Evgeni Malkin gets mentioned a lot by fans and the local broadcasts as Geno. Most of the other Pens players call him Geno as well. Marc Andre Fleury also gets called Flower a lot by his teammates, and by extension the fans now that they know it…I think lots of players on all sorts of teams in all sports have nicknames for each other in the locker room and clubhouse, nicknames that we don’t necessarily ever hear about as fans.

    Jerome Bettis’ nickname wasn’t that long ago. Or was it? 10 years? Jeez.

    Chris Davis on the O’s gets called Crush Davis every so often.

    I like the semi-insulting nicknames that play off of other guys’ nicknames. Like former Bucks center Ervin “No Magic” Johnson.

    “Big Daddy” Don Garlitts and his “Swamp Rat” dragsters,
    “The Intimidator” Dale Earnhardt,
    Edwin Keith “Banjo” Matthews,
    Tony “The Sarge” Schumacher,
    “The Iceman” Terry Labonte,
    “The Rooster” Ricky Rudd
    Kyle “Rowdy” Busch
    “Engine Engine #9” Kasey Kahne
    “Smoke” Tony Stewart
    and there is an old-school funny car team known as the Nitro Mafia

    95% of nicknames are asinine. That being said,how is it no one has mentioned Too Tall Jones or Hollywood Henderson?

    Or, the Pocket Rocket (Henri Richard, Maurice “the Rocket”‘s younger brother). How many snickers and guffaws did that generate.

    Bryant “Big Country” Reeves

    “Sweetness” Walter Payton

    “Rockin'” Robin Yount

    A kid on one of my son’s little league teams had the nicknmae ‘Squirts’. As you can guess, he got this name because he had some intestinal difficulties at practice one day.

    QOTW: Nicknames of some guys I played ball with; Goober (not sure how this one came about), Mouse (small guy), Scoobie-doo (Guy had last name of Scobey); Beatonoffski (the beaton is his name); Quadzilla (penchant for quad bogies in golf); Triple X (for putting 3 straight Xs on holes because guy was playing so badly and took no score); Ben-wa balls (guy’s name Ben of course); Short Ribs (another small guy); Moron Magnet (always seems to find morons when driving); El Lurpo ( a lurp being like a worm burner golf shot and the guy hits his fair share); Timber (tall guy) and that’s about all I can think of I have given out or know of. Pro sports-wise, I can’t think of any. Nicknames me and my friends give out are for those we know other than Tiger Woody.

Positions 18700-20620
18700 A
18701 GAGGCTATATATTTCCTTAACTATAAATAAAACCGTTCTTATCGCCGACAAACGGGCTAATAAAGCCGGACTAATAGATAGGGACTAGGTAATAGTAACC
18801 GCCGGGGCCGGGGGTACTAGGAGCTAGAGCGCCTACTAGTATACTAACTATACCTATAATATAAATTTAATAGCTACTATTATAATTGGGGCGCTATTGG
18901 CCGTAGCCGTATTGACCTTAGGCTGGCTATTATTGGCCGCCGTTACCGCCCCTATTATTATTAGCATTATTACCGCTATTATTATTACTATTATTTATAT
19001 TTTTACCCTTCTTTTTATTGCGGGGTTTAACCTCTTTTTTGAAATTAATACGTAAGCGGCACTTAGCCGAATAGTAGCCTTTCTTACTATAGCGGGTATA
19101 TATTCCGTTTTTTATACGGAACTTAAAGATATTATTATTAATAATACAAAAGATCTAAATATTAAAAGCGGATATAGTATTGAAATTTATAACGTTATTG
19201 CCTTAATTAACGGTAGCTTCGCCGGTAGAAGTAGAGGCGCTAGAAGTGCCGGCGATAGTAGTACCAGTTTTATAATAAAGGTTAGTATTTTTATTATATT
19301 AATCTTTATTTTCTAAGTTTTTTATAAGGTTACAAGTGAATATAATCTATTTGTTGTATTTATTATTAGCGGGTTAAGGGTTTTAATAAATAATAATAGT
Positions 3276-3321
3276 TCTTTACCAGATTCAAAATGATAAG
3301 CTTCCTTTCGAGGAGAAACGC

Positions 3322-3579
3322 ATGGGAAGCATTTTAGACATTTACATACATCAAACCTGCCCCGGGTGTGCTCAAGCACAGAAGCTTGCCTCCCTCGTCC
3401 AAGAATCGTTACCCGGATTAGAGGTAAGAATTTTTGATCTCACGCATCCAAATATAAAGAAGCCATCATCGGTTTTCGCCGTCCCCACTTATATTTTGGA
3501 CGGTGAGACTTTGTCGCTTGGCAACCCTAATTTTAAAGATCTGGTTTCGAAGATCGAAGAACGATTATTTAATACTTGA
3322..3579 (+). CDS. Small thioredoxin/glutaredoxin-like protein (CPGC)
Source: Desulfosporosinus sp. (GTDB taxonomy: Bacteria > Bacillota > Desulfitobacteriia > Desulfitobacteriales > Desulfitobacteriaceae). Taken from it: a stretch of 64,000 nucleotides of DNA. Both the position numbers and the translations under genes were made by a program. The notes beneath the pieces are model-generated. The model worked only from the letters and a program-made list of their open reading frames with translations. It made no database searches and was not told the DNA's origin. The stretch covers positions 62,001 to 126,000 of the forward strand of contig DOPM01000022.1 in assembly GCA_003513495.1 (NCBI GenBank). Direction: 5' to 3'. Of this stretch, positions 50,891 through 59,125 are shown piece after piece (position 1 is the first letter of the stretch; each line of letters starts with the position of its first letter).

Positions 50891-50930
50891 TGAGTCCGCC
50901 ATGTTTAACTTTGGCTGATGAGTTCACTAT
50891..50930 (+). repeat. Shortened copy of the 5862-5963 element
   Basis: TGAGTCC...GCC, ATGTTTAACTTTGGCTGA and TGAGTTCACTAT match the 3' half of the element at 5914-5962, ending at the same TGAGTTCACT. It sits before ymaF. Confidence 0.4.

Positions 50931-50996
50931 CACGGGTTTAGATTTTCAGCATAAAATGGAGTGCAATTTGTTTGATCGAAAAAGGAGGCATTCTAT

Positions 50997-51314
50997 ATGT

This is fun – I’m remembering more as the day goes on

    Bert “be home by eleven”

    I always thought Berman’s nicknames were awful, but a few stuck with me

    Andre “Bad Moon” Rison
    Curtis “My Favourite” Martin
    Oddibe “Young Again” McDowell

    Agree completely David. 99% of Berman’s stuff made me irrationally angry but these are the few that seemed to catch on as actual nicknames.

    QOTW: I actually think Durant’s nicknames are among the more original these days. Between Durantula and Slim Reaper, they sure beat the go-to combo of first initial + first syllable of last name. A-Rod, D-Will, D-Wade, D-Rose, D-Fish, T-Mac, . And simply using their initials is downright lazy, even when appending the player’s uniform number to it, unless said initials have some broader meaning or reference (e.g. DeMarcus Cousins = DMC)

    Currently, I’m partial to the three nicknames of Rams’ K Greg Zuerlein–Greg the Leg, Legatron, and Young GZ.

    I seem to remember reading someplace that Alexander Semin’s teammates with the Caps called him “Jizz”. I hope it’s true, and that it followed him tobRaleigh.

    Eric “Sleepy” Floyd
    Willie “Stretch” McCovey
    Gerald “Buster” Posey
    and what about Wilt “The Stilt” Chamberlain…or John “The Count” Montefusco (a take on The Count of Monte Cristo).

    I forgot some other classic nicknames…Mark “The Bird” Fidrych (known for talking to a baseball), “Pistol” Pete Maravich,
    “Smokin’ Joe Frazier, Oscar “Golden Boy” De La Hoya, Charles “Sonny” Liston, Roberto “Hands of Stone” Duran…and the “Sugars”….”Sugar” Ray Leonard and “Sugar” Ray Robinson. One fighter legally changed his name to reflect his well-known nickname: Marvin Hagler>>>>”Marvelous” Marvin Hagler.

    George “The Animal” Steele
    “Nature Boy” Rick Flair
    Jim “The Anvil” Niedhart

    Do those count?

    Oh yes they do. Some of my favorites in that realm are “The Apex Predator” Randy Orton, “The Gold Standard” for Shelton Benjamin and, of course, “Stone Cold” Steve Austin.

    And Paul Levesque’s collection of nicknames — Hunter Hearst Helmsley, “Triple H,” “The Game” and “The Cerebral Assassin” — are in a league of their own.

    Paul – based on your love for the Brannock device, can I assume you’re also a fan of volvelles? I didn’t realize that “volvelle” was the correct name for paper wheels, but there’s a great article – and photos – of the Yale Arts Library’s collection. Not uni related, but worth a look! link

    Wayne — You may be interested to know Paul had an interesting guest entry by Kristen Hively on volvelles in 2010.


    QotW: The Ticket is a radio station here in Dallas that excels when coming up with nicknames for players. They are the origin for Gentry’s nickname “Kitten Face”. My personal favorite was the nickname they have to Dirk during the 2011 finals run. They called him “Ghostface Drillah”. A nice Wu Tang adaptation to our favorite 7ft German.